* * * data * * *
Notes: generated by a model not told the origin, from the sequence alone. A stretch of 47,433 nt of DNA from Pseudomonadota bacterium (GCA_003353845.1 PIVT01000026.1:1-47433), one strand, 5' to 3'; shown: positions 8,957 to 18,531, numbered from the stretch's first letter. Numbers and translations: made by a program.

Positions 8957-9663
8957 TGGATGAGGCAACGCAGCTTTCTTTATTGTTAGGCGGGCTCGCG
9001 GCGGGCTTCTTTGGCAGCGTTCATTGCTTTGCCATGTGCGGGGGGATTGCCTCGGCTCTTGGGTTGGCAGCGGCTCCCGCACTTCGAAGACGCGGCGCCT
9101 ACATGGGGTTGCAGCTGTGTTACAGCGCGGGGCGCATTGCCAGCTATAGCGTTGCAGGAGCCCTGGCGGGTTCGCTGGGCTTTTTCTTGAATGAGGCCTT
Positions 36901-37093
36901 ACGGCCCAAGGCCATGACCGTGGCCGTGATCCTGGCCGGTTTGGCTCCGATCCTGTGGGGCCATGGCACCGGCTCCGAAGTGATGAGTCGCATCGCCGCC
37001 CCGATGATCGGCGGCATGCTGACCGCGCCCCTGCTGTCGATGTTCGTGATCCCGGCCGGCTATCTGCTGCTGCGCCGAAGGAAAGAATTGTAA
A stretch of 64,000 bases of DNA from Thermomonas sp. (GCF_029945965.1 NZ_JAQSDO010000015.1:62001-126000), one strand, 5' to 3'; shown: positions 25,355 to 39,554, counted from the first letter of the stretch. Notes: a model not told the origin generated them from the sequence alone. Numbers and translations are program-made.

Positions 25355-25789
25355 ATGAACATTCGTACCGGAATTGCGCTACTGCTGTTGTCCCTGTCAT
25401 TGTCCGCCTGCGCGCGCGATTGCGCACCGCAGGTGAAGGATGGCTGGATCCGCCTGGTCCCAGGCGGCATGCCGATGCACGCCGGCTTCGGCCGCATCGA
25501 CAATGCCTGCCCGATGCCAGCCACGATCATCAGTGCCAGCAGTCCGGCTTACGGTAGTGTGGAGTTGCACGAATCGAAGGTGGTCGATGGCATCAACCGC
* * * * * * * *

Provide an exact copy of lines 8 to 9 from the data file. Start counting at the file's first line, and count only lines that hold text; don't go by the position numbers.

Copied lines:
37001 CCGATGATCGGCGGCATGCTGACCGCGCCCCTGCTGTCGATGTTCGTGATCCCGGCCGGCTATCTGCTGCTGCGCCGAAGGAAAGAATTGTAA
A stretch of 64,000 bases of DNA from Thermomonas sp. (GCF_029945965.1 NZ_JAQSDO010000015.1:62001-126000), one strand, 5' to 3'; shown: positions 25,355 to 39,554, counted from the first letter of the stretch. Notes: a model not told the origin generated them from the sequence alone. Numbers and translations are program-made.